The Trump administration’s proposal to require retirement plans to justify their investment in environmental, social, and corporate governance funds could lead to breach-of-fiduciary-duty cases piling up in courts.
A U.S. Chamber of Commerce representative called the proposed guidance “very problematic” and said the administration’s cure is worse than the supposed disease.
“The standards included will easily be challenged because there always could be an investment that performs better,” Chantel Sheaks, the Chamber’s retirement policy director, said. “In addition, the added documentation requirements are a road map for the plaintiffs’ bar.”
The new Labor Department guidance, released Tuesday, mandates that plan sponsors fully document their reasoning in pursuing those so-called do-good investment options. That means spelling out the “proper analysis and evaluation” involved, Kim Jones, a partner at Faegre Drinker, said.
“Fiduciaries are now on notice that ESG investments will be scrutinized if selected,” Jones said.
DOL: Don’t Sacrifice Returns
Officials from the Employee Benefits Security Administration, the Labor Department agency responsible for oversight of certain employee benefits, did not immediately respond to a request for comment on criticism of the proposal. In a Wall Street Journal op-ed published Tuesday, Labor Secretary Eugene Scalia touted the need to base investment decisions “solely on whether they enhance retirement savings.”
“The department’s proposed rule reminds plan providers that it is unlawful to sacrifice returns, or accept additional risk, through investments intended to promote a social or political end,” Scalia wrote.
And EBSA Acting Director Jeanne Wilson issued a press release stressing the importance of holding retirement security above all else.
Labor officials cite data from consulting firm NEPC’s July 2018 survey showing that approximately eight of the 69 plan sponsors surveyed had incorporated ESG funds into their investment portfolios. Per NEPC, approximately 70% of 401(k)-style plans featured an ESG fund, and 30% of traditional pension plans had adopted ESG funds.
Respondents said two things keep them from pursuing ESG investing: lack of data about the financial performance of ESG funds (34%) and fund vetting processes based solely on financial factors (27%). Overall, NEPC calculated that ESG funds account for $4.7 trillion in professional managed assets.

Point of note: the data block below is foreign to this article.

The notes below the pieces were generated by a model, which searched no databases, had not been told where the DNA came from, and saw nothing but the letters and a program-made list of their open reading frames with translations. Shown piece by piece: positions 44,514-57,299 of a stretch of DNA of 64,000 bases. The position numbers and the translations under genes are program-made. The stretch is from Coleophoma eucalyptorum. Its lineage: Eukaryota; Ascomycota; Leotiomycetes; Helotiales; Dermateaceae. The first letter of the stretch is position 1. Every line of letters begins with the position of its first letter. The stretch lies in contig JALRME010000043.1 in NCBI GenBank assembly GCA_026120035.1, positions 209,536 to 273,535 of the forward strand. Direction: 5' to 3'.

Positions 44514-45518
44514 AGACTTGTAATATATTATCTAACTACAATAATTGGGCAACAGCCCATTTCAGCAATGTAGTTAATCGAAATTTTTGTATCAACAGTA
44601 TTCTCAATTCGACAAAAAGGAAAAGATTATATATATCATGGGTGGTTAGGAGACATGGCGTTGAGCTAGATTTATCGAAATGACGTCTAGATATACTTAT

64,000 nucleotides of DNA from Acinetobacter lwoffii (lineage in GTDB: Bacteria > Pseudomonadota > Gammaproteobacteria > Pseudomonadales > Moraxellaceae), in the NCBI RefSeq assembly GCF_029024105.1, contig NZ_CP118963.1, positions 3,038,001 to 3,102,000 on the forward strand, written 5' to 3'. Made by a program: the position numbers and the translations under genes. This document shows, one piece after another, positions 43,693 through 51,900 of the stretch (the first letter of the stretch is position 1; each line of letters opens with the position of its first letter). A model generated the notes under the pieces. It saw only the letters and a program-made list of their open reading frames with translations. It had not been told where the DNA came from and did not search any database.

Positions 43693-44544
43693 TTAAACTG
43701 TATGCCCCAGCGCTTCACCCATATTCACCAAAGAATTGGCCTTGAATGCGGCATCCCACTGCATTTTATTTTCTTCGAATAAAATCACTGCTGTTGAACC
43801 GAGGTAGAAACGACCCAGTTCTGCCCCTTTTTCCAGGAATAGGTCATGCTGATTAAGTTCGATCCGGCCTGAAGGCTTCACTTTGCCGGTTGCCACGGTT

Ed Farrington, head of retirement and institutional sales at Natixis Investment Managers, estimated that less than 10% of 401(k)-style plans currently offer a sustainable investment option, such as an ESG-focused fund.
But times, and the core audience, are changing.
“Demand from plan participants is growing with 70% of millennials stating they want more sustainable investment options in their plan,” Farrington told Bloomberg Law. He attributes part of the uptick to investment returns that show “performance of sustainable funds is strong.”
Bloomberg Intelligence analyst Rob Du Boff said the Trump administration’s anti-ESG crusade might prompt cheers inside the White House, but it rings hollow elsewhere.
“I can’t think of a single ESG fund where returns are subordinated,” Du Boff said. “They live and die by their returns, same as every other fund.”
“This will likely put the burden of proof on ESG fund providers to show they have a rigorous process and are not just tree hugging, which may lead to challenges. That said, this could be a moot point come the elections in November,” he said.
The Labor Department missed the mark on this one, in Sheaks’ opinion.
“The DOL has created more of a problem than what existed,” she said, poking holes in the administration’s projected compliance costs (about $57,000) and the time required (two hours) for the additional record keeping.
“Anyone who spends that little time likely would have breached their fiduciary duty with respect to a plan’s investment,” she said. “The DOL also ignores that plans will need to seek legal review of such documentation which will add significantly to the cost.”
George Michael Gerstein, co-chair of Stradley Ronon Stevens & Young LLP’s fiduciary governance practice, said the administrative screw tightening will hinder plan fiduciaries and ESG fund managers alike.
“ESG funds and products that have short track records, low assets under management, and/or are somewhat more expensive than similar non-ESG funds, will be particularly vulnerable under this proposal,” Gerstein wrote on his firm’s website.
Fiona Reynolds, CEO of the United Nations-backed Principles for Responsible Investment, blasted Labor Department officials for what she called their antiquated thinking. PRI maintains that ignoring climate change is a recipe for disaster—whether the Trump administration believes it or not.
“DOL has stepped in to prevent progress on ESG integration by American retirement savers,” Reynolds said in a press release. She called the proposed rule “a risk to the U.S. pension market” and “U.S. savers.”
“The Department must make clear that fiduciaries should be considering material ESG factors such as climate change risks as part of their investment processes,” she said.
Fighting the future is futile, Natixis’ Farrington said. He predicts that ESG funds “will be available in all plans within 10 years and will be chosen by the majority of plan participants by that time.”